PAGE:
This was a fun project! We tried using an off-the-shelf face recognition tool, Amazon Rekognition, to score infant video data collected online.
Chouinard, B., Scott, K., Cusack, R. (in press). Using Automatic Face Analysis to Score Infant Behaviour from Video Collected Online. Infant Behavior and Development. preprint
The lab's penultimate student from Western University, Patrick Gatutsi, receiving his MSc in Neuroscience.
Congratulations to Patrick Gatutsi, who passed is Master's defense with minor changes. He worked to develop a wearable device to measure fetal movements in response to sound, and conducted extensive evaluation in Rwanda.
It was great to see past and present PhD students from the lab in three different countries in Singapore for the Human Brain Mapping conference, along with a potential member of the next generation of neuroimagers. Thank you to everyone that came to Laura Cabral's and Chiara Caldinelli's posters. And, to Chiara for her work on the committee of the Student & postdoc special interest group.
Thanks to the organisers of the International Congress in Infant Studies in Philadelphia. Laura Cabral and I had a great time at the meeting.
Many members of the lab have published work that I'm very excited about this year. Some of the publications in 2018 include:
We are excited to announce the ERC "Foundations of Cognition" project, which will begin in October 2018. Read the launch summary.
I was honoured to be featured in the Provost's Annual Review of 2016-2017 along with the other professors appointed at Trinity this year. The review also gives an overview of Trinity in 2017, including the entrance to the League of European Research Universities, about student experience and public engagement.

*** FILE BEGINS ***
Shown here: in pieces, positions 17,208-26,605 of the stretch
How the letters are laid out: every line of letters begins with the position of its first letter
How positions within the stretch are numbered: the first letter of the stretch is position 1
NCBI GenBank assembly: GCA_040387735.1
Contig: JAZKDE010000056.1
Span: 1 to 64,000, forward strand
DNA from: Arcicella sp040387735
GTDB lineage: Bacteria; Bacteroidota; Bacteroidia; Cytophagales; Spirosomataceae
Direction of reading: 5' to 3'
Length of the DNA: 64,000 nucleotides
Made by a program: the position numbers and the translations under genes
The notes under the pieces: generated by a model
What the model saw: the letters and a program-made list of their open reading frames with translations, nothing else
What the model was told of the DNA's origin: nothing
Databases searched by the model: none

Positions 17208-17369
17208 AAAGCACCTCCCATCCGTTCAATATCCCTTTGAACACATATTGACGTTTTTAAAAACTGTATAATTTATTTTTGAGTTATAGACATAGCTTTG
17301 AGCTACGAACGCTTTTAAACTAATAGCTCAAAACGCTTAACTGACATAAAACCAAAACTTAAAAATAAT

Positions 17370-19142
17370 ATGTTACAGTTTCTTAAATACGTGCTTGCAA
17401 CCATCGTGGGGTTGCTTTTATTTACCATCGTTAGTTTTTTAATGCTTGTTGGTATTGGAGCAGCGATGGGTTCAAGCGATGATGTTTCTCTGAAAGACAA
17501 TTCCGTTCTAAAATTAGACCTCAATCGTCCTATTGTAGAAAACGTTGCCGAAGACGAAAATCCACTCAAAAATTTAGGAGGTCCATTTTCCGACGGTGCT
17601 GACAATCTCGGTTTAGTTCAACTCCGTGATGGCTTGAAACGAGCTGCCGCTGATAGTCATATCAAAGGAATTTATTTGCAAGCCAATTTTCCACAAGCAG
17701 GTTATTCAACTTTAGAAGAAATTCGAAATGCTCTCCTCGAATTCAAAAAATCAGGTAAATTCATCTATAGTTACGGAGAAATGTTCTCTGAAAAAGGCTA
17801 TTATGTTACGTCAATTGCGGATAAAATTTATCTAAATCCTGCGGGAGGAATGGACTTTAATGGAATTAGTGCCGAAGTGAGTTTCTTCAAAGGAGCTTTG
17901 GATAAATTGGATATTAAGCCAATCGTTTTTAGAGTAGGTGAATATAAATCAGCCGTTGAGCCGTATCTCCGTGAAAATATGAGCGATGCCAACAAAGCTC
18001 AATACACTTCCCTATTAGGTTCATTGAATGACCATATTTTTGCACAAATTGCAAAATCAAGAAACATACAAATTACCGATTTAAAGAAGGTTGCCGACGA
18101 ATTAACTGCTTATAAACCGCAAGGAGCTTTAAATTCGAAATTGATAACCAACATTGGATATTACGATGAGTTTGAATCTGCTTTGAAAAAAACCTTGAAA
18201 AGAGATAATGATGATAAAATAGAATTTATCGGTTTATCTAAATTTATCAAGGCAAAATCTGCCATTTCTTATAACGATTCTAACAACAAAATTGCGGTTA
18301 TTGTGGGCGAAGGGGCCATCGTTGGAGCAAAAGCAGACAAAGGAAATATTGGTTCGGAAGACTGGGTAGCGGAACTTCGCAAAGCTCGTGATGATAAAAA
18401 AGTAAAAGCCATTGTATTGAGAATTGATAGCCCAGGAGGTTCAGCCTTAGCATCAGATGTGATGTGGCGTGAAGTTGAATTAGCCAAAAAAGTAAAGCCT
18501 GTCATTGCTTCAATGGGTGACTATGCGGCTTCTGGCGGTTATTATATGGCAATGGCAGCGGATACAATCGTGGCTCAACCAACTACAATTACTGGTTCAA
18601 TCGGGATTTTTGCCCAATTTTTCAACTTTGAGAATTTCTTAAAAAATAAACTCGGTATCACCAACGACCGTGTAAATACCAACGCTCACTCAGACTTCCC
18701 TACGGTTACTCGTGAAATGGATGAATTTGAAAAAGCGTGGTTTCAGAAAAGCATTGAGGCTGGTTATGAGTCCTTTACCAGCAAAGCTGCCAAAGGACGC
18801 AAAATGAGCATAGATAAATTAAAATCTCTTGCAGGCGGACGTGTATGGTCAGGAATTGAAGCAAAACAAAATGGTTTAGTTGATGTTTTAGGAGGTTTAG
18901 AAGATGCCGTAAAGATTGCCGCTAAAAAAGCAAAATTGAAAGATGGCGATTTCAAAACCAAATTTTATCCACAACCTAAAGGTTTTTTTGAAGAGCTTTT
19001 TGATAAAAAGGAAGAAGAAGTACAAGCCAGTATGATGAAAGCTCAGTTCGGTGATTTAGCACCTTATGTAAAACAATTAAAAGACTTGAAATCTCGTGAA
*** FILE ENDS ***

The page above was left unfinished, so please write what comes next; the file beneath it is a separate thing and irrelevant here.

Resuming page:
It has been a busy summer for the lab. In addition to getting set up at Trinity College Dublin, we've been to some fantastic conferences and met some fascinating people.
We're excited to have been selected as organizers of a symposium at the Human Brain Mapping meeting this June. "Collect Your Thoughts: Individual Differences in the Networks Underlying Intelligence," examines how information is brought together to allow the complex, flexible cognition that is fundamental to human intelligence.
I'm excited to be working with a fantastic group of presenters representing four countries and fittingly for International Women's Day, equally representing the genders:
Rhodri Cusack (Trinity College Dublin, Ireland) "The Fronto-Parietal Network is Maturely Connected and Influences Developing Behaviour from the First Months."
Rogier Kievit (University of Cambridge, UK) "Watershed Models of Intelligence Through the Lifespan"